· Identify your goals – what do you hope to accomplish? Clear goals will help in identifying topics and guests. A helpful step might be to conduct informal conversations with colleagues about potential topics of interest.
· Make a schedule – set an episode schedule. It’s best not to be too ambitious. When thinking about how often episodes will be released, be mindful of the work involved in identifying guests, scheduling interviews, recording and editing. The edited interview then needs to be shared with the subject for their feedback and approval. This can be a time-consuming process. It’s best not to make a schedule that is overly ambitious so that you don’t experience failure at the outset.
· Create an episode structure – the best place to begin is to decide how long an episode should be. Shorter episodes are easier to manage and consume. But, be mindful that editing a sixty minute interview down to twenty minutes can be difficult. Once you have an idea of the episode length, create an intro and an outro and then a series of standard questions. This will give your podcast a “flow," so that you, your guests and your eventual audience understand how the podcast works.
· Get institutional support – verify that the university administration is supportive of your efforts. There may be policies that inhibit your ability to have public conversations of this sort or topics that you may want to avoid. It’s best to know beforehand. Remember, in this model, the goal is to build community, not to conduct investigative journalism or air grievances.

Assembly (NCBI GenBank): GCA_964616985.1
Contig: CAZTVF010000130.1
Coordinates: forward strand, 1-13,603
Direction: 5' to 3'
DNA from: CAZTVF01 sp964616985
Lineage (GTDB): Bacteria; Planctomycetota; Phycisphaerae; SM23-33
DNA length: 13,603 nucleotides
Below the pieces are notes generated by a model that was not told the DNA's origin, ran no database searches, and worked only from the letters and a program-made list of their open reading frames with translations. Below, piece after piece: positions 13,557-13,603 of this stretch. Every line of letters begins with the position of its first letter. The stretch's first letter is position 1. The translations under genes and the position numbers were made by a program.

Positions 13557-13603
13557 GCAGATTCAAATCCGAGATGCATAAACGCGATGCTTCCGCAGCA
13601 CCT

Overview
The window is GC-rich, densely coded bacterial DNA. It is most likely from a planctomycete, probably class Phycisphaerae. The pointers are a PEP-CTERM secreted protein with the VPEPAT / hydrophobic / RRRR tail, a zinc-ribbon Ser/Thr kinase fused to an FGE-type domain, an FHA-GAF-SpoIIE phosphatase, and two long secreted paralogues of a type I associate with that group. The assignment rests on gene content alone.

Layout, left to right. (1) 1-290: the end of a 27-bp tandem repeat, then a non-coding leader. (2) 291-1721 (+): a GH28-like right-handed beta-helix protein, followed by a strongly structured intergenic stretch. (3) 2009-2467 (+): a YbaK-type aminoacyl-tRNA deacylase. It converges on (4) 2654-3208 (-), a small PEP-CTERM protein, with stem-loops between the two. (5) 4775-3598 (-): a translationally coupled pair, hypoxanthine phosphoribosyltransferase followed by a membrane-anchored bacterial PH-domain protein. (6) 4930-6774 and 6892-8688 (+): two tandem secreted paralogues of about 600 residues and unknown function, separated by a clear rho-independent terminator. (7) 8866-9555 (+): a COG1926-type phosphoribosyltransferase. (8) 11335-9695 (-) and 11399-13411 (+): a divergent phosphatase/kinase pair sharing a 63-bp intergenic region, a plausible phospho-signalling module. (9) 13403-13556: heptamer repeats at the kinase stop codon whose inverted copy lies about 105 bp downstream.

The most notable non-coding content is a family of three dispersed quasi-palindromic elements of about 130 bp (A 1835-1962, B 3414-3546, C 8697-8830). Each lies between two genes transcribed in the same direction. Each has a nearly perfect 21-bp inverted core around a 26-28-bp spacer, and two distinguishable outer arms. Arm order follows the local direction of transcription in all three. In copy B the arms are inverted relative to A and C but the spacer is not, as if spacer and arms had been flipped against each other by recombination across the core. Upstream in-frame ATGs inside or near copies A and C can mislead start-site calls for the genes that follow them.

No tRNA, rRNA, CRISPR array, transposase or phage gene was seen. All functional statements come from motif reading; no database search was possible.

· Name your podcast – Naming your podcast is an important step in making the project real. We used a quote (“to teach is to learn twice over”) to name our podcast. This proved to be an effective strategy.
· Promote your podcast – As mentioned before, our podcast is promoted through a university listerv but we also have a blog, a Soundcloud and a Twitter account. We also stream on Spotify.
The ubiquity of conferencing solutions makes recording interviews easy. Many solutions, like Zoom, record separate and downloadable audio files. Many free and simple to use audio recording and editing software solutions are also available. We use Audacity, which has the benefit of being able to import video recordings and convert them to editable audio files and then export these files as Mp3. Audacity also allows for multiple track recording and mixing so that you can record and then insert intro’s and outro’s for each podcast episode.
Recording and editing are only the beginning. You will then need to find hosting and streaming solutions. We created a wordpress blog to host a podcast episodes embeds (from soundcloud) as well as supporting show notes which include relevant links and episode numbers and descriptions. We also promote the podcast through a teaching listserv available to the University community.
Interactivity in this Session
This asynchronous session will make use of discussion capacities provided by PlayPosit. We will participate in asynchronous conversations to clarify the concepts discussed in the presentation and offer whatever guidance we can from our experience a podcasters.
We will review the technical procedures for creating a podcast using free and simple to use recording editing and streaming tools. We will share anecdotes and effective practices based upon our past year of podcasting during the pandemic. Attendees will complete the workshop and asynchronous discussion with technology tips and guidelines for how to structure and engaging podcast suitable for their specific context.